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Baby Drops the F-Bomb

No potty mouth for my kids, please...

Little Girl is angelic. Big light blue eyes, blond curls, porcelain skin. Truly, truly angelic. Tonight, that little angel behaved like a devil, dropping not one but THREE f-bombs.

We were having dinner. I’m coaxing her to sit still and face the table. She was ignoring me. I gave her a final warning: “Turn around or you will not sleep in a big girl bed tonight.” Turning around to face me, my little girl looked straight at me and said, “Eff, eff, eff no!” (She said the real words. I am cleaning it up so people can still Stumble and Digg this post!)

Time seemed to freeze for a second. Then Big Girl looked at me and looked at her sister, speaking for both of us when she said, “Mommy, oh my gosh, Mommy, she said a BAD word.” Little Girl, who at this point was extremely proud of herself, beamed a little brighter. Not thinking, really, I picked her up and brought her into the bathroom intent on washing her mouth out with soap. Once I got there, I decided against it. It’s organic, but who knows if it’s safe to ingest? So I went the opposite route, plopping down on the kitchen floor, pulling Little Girl into my lap, and sprinkling a few black pepper grinds on her tongue.

“You do not say naughty words like that. That is NOT acceptable. Maybe next time you want to say a naughty word you will remember what this pepper tastes like,” I said. (Editorial note: It was only a few flecks. Just enough to scare her a bit.) Then I put her on a time out. Little Girl screamed and cried, telling me the pepper tasted “yucky.”

Big Girl, to her credit, was very upset about the entire thing. She was actually close to crying, begging me not to make her sister taste pepper, as I held the grinder, and afterward telling Little Girl that it was okay and that she would be okay as the time out timer ticked down. In fact, she stood there next to the time out area holding a cup of milk I had poured for Little Girl to guzzle at the end of the two-minutes.

Once Little Girl came off her time out, calmed down, and downed the entire glass of milk, I gave her a hug and told her that she was not allowed to say that word. That Mommy didn’t say that word. She hugged me back, saying she was sorry. Amidst the tears and hugs Big Girl piped up, pointing out that my husband says that word sometimes, and why doesn’t he have his mouth doused with pepper when he says it? Good question, baby…

Anyway, I know there will be some readers who say that my punishment was overkill. That making a toddler taste pepper is too mean. Surprisingly, as someone who is anti-spanking and anti corporal punishment, I disagree. This is one case where the punishment isn’t terrible, and actually works.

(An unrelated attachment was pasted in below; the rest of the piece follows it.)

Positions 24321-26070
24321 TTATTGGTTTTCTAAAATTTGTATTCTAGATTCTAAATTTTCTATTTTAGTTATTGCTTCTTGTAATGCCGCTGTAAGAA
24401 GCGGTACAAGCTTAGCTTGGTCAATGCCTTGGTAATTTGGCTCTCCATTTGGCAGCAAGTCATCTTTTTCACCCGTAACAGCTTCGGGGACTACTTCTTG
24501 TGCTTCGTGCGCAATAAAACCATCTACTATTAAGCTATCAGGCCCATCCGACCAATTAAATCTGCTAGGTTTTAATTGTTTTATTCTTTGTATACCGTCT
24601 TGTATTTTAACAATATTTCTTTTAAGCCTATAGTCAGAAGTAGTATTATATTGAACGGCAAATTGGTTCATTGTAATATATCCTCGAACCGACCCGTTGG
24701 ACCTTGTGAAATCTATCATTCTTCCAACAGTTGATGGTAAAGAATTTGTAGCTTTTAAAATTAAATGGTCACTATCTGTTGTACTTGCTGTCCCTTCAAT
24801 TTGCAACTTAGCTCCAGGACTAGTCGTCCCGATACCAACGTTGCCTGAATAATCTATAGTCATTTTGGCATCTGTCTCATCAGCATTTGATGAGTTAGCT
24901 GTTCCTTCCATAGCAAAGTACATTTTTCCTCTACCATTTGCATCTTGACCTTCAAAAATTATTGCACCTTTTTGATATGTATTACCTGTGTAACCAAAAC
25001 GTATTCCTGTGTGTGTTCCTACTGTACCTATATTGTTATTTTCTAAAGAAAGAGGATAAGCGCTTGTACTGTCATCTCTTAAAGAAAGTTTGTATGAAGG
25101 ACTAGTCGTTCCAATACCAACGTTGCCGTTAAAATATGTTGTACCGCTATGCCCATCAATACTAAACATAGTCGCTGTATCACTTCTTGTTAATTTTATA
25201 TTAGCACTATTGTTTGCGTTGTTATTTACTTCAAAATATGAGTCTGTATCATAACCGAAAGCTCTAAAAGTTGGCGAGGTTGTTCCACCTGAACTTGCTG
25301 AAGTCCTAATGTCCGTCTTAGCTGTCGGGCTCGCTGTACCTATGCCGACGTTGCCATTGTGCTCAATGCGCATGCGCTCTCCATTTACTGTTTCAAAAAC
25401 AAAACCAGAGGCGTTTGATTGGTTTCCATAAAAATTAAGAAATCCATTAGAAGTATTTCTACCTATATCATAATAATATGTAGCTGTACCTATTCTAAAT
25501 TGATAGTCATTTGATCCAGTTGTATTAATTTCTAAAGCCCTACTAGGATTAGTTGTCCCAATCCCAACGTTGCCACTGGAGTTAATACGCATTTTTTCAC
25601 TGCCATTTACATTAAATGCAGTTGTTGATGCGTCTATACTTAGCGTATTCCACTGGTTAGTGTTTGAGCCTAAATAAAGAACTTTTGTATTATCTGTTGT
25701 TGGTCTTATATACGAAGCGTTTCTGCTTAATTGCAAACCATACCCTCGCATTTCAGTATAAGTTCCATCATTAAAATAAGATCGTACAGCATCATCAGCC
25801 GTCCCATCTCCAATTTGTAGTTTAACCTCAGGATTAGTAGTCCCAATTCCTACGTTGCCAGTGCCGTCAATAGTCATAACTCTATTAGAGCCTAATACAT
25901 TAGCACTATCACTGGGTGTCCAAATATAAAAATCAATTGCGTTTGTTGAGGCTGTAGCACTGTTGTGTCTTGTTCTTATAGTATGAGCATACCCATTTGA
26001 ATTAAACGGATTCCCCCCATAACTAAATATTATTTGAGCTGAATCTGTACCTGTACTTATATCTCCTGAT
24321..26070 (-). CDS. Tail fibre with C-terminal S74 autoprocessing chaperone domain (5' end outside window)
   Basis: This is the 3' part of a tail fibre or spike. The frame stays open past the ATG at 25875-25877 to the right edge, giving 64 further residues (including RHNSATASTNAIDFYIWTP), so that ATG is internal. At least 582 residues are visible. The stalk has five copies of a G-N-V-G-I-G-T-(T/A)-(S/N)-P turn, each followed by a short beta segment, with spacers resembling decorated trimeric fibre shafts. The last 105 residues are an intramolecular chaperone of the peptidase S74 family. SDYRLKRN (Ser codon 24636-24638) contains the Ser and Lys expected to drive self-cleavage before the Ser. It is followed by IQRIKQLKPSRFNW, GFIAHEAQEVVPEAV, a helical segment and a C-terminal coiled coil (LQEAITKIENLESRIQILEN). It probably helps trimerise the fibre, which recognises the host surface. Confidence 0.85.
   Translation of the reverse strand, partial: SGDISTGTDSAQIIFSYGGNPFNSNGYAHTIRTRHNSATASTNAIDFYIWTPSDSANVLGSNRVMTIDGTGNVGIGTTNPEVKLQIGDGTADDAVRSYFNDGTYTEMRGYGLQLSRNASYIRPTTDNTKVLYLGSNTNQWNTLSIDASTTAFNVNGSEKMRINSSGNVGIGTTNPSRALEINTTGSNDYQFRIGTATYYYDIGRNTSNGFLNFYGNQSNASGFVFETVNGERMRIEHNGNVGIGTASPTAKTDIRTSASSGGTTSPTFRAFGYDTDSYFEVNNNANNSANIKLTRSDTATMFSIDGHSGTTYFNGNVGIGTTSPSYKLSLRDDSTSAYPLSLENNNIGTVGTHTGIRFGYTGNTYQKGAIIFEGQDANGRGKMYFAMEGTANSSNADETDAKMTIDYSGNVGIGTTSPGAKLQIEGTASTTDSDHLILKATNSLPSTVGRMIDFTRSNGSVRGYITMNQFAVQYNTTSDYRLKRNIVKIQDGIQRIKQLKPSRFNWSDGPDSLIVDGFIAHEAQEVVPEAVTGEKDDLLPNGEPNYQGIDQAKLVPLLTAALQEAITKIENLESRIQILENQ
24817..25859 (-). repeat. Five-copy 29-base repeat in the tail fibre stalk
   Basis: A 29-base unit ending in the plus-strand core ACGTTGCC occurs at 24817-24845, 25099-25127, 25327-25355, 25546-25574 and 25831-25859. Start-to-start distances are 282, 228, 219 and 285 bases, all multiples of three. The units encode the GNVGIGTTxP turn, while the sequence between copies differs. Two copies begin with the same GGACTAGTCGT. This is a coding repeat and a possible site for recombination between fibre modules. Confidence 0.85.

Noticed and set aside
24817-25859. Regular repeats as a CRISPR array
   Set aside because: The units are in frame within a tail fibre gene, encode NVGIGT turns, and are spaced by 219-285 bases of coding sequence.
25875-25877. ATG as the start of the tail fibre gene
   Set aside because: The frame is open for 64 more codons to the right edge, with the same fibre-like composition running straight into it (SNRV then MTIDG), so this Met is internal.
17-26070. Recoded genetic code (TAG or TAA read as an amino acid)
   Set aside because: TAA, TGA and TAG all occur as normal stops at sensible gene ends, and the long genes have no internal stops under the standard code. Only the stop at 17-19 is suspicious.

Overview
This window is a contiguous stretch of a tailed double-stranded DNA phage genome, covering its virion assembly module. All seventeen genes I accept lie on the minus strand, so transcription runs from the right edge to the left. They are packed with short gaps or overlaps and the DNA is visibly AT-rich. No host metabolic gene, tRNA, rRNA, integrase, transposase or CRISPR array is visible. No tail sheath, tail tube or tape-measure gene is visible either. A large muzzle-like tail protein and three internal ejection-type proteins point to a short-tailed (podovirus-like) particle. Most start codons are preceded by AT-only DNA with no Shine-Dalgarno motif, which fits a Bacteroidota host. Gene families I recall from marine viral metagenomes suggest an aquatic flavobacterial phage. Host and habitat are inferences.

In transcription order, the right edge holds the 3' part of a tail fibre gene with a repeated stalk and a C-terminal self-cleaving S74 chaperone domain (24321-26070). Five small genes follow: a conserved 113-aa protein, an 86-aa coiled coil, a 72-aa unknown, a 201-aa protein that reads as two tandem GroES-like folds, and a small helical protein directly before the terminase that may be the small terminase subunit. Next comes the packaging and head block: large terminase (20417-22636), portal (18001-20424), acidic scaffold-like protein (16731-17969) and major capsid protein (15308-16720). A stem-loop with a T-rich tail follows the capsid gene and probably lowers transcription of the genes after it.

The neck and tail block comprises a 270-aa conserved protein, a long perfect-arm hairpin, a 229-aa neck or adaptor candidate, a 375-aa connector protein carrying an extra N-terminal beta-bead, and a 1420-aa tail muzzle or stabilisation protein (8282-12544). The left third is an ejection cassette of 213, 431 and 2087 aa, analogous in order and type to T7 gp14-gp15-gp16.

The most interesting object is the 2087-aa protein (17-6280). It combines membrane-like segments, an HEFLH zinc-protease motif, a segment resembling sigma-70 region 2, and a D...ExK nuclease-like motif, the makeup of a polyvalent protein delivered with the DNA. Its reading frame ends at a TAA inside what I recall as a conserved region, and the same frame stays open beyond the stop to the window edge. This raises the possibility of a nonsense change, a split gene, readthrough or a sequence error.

For instance, I can vividly remember the taste of Ivory soap from my childhood after having my own mouth washed out several times. One time, I got punished for just writing a curse word (ass, if you must know) when I was about six. Getting my mouth washed out with soap had a profound impact on me, keeping me from swearing until I was in my late teens. In fact, I still don’t swear all that much except the occasional crap here and there, which I blogged about a few months back. Bottom line: If a little pepper now means a lot less salt later in life, I will be a happy camper.

Later in the evening I was driving Big Girl to get dance photos, and we started to talk about what happened. That lead to a discussion about cursing. I used the time to explain that, right or wrong, people who swear a lot are often viewed as less educated. It looks smarter, I told her, if you can come up with other words to convey feelings. Right or wrong, how you speak can have a lot to do with how you are perceived and even how successful you become, I said. I also told her that while I didn’t think there were any bad words, there are some words that just don’t sound nice. I wasn’t sure what effect, if any, my speech would have, so I was blown away when she started sharing a bunch of stories with me. That this one in her class got punished for a week for swearing at her mom, and that one got in trouble on the bus for saying a curse word. Another one got in trouble for swearing in the cafeteria. “Lots of kids I know say curses,” she told me. I was so glad she was talking to me about meaningful things. I was so glad I had the opportunity to explain why we don’t want our girls to talk like sailors. I was so glad when she said she understood.

So now I am sitting here still thinking about the pepper, which didn’t seem to bother Little Girl. She was almost excited to tell my husband about the experience. Still, I wonder what effect tonight will have on Little Girl. Did I use the experience as a teachable moment, or did I make a mistake — even if I do feel okay about it? What do you think?

One Response to “Baby Drops the F-Bomb”

  1. Erin says:

    I had this problem, I guess it was in the Fall. I have (or had) a horrible mouth while driving. I would completely forget that he copies everything I say. Anyway, he started saying the f word quite a bit and I was mortified! I was terrified he would say it at school (thank goodness that never happened). I literally just kept ignoring it and stopped swearing all together. I haven’t heard that word or any other questionable word out of his mouth in 6 months.

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